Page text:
• Difficulty breathing
  • Eye dilation
  • Lethargy
  • Loss of coordination (especially in walking)
  • Muscle twitching
  • Seizures
  • Tremors

If left untreated, these symptoms can be fatal. Seek medical help as soon as you can.

Skin irritation

These toxic ingredients don’t need to get inside your pet’s body to cause problems. The fact that they are in your pet’s fur and skin is enough. Pets with sensitive skin are particularly vulnerable to these flea collar side effects. Watch out for the following symptoms:

  • Fur loss
  • Redness of the skin
  • Scratching

If you are using a flea collar and you suddenly see these symptoms, it’s highly likely that the flea collar is causing the problems.

If you see flea collar side effects, bring your pet to the veterinarian as soon as you can.

How do you deal with flea collar side effects?

If you see any of the symptoms enumerated above, remove the collar as soon as you can. Go to the veterinarian to get your pet checked. Bring the collar with you too.

The veterinarian will conduct some tests to diagnose your pet of flea collar poisoning. Blood tests, urinalysis, and x-rays are not out of the question. To help the veterinarian with the diagnosis, make sure to provide all the information you know about your pet and the flea collar, such as the following:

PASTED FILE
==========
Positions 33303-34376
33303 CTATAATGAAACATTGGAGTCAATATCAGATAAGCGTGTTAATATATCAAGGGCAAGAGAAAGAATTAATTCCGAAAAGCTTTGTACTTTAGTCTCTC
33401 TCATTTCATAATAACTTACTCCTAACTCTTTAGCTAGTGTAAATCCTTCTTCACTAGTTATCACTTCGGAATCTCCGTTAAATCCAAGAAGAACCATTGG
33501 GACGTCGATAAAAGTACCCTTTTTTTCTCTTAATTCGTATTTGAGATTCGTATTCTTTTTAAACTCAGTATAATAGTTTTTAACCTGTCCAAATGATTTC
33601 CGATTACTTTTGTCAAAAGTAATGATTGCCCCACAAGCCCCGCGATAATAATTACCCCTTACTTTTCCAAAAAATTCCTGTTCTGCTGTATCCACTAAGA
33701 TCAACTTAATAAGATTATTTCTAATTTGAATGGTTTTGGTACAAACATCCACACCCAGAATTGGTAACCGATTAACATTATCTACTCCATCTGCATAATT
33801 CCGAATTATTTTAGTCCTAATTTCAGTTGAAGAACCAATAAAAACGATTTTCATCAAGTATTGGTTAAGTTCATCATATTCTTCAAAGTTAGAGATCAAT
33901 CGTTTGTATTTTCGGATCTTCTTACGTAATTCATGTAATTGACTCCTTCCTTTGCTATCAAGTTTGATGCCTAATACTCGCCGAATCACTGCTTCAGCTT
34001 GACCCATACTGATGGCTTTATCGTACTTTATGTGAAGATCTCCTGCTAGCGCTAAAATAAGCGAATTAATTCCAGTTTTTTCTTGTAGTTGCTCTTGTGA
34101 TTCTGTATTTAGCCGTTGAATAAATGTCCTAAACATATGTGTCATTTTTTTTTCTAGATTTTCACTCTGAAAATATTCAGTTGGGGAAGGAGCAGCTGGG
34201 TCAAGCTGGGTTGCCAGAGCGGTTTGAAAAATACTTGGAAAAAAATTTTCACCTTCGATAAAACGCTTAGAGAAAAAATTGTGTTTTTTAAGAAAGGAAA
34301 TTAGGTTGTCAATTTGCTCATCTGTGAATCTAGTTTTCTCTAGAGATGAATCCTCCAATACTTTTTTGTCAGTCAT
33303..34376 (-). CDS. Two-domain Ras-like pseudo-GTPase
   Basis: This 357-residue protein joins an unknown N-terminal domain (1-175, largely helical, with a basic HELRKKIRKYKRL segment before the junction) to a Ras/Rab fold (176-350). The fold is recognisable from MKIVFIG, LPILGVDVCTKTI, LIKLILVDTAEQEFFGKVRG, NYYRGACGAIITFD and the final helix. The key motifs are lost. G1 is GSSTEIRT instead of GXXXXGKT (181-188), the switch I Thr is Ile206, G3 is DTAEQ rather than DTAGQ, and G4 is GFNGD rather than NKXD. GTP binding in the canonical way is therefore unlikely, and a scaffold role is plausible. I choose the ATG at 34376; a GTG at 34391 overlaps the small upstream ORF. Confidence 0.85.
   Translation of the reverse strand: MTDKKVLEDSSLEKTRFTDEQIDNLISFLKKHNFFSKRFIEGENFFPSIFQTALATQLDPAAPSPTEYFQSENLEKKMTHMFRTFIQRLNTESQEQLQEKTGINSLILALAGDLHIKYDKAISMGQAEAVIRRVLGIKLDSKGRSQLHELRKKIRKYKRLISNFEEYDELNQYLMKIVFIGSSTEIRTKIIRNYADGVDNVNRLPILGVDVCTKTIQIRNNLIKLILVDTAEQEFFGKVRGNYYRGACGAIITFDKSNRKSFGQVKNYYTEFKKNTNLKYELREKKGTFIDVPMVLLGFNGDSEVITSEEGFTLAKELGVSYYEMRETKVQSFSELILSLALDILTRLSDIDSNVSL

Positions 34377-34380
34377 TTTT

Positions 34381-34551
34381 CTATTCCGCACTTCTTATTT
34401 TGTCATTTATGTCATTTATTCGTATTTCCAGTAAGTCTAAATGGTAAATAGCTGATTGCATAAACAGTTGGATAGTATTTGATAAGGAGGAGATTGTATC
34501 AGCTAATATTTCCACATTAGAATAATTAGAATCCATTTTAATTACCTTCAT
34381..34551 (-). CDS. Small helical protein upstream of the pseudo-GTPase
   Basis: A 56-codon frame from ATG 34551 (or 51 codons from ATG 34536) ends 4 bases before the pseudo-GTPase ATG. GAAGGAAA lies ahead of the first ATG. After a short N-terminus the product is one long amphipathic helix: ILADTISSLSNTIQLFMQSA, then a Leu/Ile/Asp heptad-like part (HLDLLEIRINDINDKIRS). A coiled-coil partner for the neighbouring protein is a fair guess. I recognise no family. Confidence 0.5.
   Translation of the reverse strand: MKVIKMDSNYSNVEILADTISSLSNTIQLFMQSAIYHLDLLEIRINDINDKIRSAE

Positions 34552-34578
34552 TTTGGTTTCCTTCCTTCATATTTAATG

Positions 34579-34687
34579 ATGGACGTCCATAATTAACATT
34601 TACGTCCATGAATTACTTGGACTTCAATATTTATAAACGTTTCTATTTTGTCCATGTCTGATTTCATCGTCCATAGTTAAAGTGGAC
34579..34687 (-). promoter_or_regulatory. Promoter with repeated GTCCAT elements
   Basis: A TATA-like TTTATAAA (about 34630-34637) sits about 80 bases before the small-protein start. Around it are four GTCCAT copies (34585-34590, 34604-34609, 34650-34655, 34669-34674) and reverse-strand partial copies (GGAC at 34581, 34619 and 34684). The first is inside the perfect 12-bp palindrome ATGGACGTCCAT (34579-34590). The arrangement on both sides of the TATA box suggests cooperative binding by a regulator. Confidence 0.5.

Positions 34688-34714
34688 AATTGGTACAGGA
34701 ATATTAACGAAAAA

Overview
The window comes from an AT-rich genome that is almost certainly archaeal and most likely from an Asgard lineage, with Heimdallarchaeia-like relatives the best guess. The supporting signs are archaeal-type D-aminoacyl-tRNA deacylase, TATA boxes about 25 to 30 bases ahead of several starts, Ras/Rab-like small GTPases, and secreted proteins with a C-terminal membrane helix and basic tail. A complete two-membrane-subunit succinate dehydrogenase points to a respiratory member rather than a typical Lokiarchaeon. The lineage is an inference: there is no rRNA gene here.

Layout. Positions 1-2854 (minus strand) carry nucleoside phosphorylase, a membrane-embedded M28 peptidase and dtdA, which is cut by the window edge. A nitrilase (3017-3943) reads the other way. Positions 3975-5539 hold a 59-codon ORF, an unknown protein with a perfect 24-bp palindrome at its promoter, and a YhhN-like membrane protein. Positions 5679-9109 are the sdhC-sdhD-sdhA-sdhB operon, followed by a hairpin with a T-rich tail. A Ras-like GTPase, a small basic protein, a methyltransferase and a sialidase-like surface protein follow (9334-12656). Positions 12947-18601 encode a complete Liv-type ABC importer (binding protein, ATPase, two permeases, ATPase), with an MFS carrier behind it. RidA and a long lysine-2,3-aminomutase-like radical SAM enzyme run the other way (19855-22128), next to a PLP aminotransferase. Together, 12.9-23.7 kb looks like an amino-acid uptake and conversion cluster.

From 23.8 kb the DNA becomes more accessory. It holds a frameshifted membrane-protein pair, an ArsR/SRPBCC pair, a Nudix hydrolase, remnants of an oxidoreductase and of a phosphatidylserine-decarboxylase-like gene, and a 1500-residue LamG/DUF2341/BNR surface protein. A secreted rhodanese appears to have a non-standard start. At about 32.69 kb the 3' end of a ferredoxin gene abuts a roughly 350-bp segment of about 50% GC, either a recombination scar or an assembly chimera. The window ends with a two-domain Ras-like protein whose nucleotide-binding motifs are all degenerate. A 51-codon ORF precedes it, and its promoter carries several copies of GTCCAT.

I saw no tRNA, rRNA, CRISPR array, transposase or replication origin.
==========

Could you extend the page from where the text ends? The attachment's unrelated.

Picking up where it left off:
• Amount of time the flea collar has been worn
  • Behavioral changes in your pet
  • Medical history of your pet
  • Symptoms you have noticed in your pet

If your pet has been diagnosed with flea collar poisoning, the veterinarian may prescribe medication to counter the toxic ingredients in your pet’s body. The veterinarian can also supplement this medication with other methods, such as fluid therapy to combat dehydration and induced vomiting to flush out the toxins.

How can you use flea collars more safely?

Your pet is not the only one who can experience flea collar side effects. You and your loved ones can also be vulnerable. After all, a flea collar emits or seeps toxic ingredients. If you choose to use a flea collar for your pet, here are some safety precautions you should consider:

  • Read the labels in the flea collar box to know how to properly and safely use the flea collar
  • Use gloves whenever you are handling the flea collar
  • Supervise your children and other pets that may get near your flea-collared pet
  • Don’t let your flea-collared pet get into your bed or other furniture

A flea collar can be a very effective flea killer, but you should know how to use it properly and safely.

Children playing with dogs may be at risk of flea collar side effects too.

Are there any flea collar alternatives?

Yes, there are other ways to get rid of fleas in your pet. But it’s best to stick to proven scientific methods. There are methods out there that are not backed by science. For example, many articles online claim that vinegar is effective against fleas. But in reality, vinegar can’t even kill fleas.

Spot-on treatments are gaining momentum. They are now the flea treatment choice of many because of the side effects of using a flea collar. Spot-on treatments usually come in the form of drops. You just apply them on your pet’s skin and let them do their thing.

4 thoughts on “Flea Collar Side Effects You Should Know”